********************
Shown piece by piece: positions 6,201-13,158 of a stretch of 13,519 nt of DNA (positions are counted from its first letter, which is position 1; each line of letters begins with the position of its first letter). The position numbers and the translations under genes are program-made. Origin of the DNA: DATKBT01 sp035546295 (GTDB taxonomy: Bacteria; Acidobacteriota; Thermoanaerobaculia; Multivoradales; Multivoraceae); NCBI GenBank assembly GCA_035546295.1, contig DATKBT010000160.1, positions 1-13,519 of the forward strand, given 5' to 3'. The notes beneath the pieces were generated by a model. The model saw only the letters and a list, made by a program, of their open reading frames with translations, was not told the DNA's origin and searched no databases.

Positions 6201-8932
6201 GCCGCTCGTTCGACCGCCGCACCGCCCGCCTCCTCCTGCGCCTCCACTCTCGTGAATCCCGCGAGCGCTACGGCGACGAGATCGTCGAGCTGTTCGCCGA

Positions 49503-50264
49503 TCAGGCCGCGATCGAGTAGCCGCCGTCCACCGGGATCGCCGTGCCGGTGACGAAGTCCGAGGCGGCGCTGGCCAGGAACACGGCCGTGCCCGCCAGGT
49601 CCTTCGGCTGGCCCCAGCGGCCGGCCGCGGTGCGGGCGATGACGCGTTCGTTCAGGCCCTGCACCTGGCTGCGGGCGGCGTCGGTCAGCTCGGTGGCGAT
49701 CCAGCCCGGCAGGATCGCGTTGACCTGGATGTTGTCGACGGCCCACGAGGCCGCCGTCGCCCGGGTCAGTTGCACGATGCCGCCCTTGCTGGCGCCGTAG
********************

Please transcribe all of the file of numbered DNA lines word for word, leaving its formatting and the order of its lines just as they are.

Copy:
Shown piece by piece: positions 6,201-13,158 of a stretch of 13,519 nt of DNA (positions are counted from its first letter, which is position 1; each line of letters begins with the position of its first letter). The position numbers and the translations under genes are program-made. Origin of the DNA: DATKBT01 sp035546295 (GTDB taxonomy: Bacteria; Acidobacteriota; Thermoanaerobaculia; Multivoradales; Multivoraceae); NCBI GenBank assembly GCA_035546295.1, contig DATKBT010000160.1, positions 1-13,519 of the forward strand, given 5' to 3'. The notes beneath the pieces were generated by a model. The model saw only the letters and a list, made by a program, of their open reading frames with translations, was not told the DNA's origin and searched no databases.

Positions 6201-8932
6201 GCCGCTCGTTCGACCGCCGCACCGCCCGCCTCCTCCTGCGCCTCCACTCTCGTGAATCCCGCGAGCGCTACGGCGACGAGATCGTCGAGCTGTTCGCCGA

Positions 49503-50264
49503 TCAGGCCGCGATCGAGTAGCCGCCGTCCACCGGGATCGCCGTGCCGGTGACGAAGTCCGAGGCGGCGCTGGCCAGGAACACGGCCGTGCCCGCCAGGT
49601 CCTTCGGCTGGCCCCAGCGGCCGGCCGCGGTGCGGGCGATGACGCGTTCGTTCAGGCCCTGCACCTGGCTGCGGGCGGCGTCGGTCAGCTCGGTGGCGAT
49701 CCAGCCCGGCAGGATCGCGTTGACCTGGATGTTGTCGACGGCCCACGAGGCCGCCGTCGCCCGGGTCAGTTGCACGATGCCGCCCTTGCTGGCGCCGTAG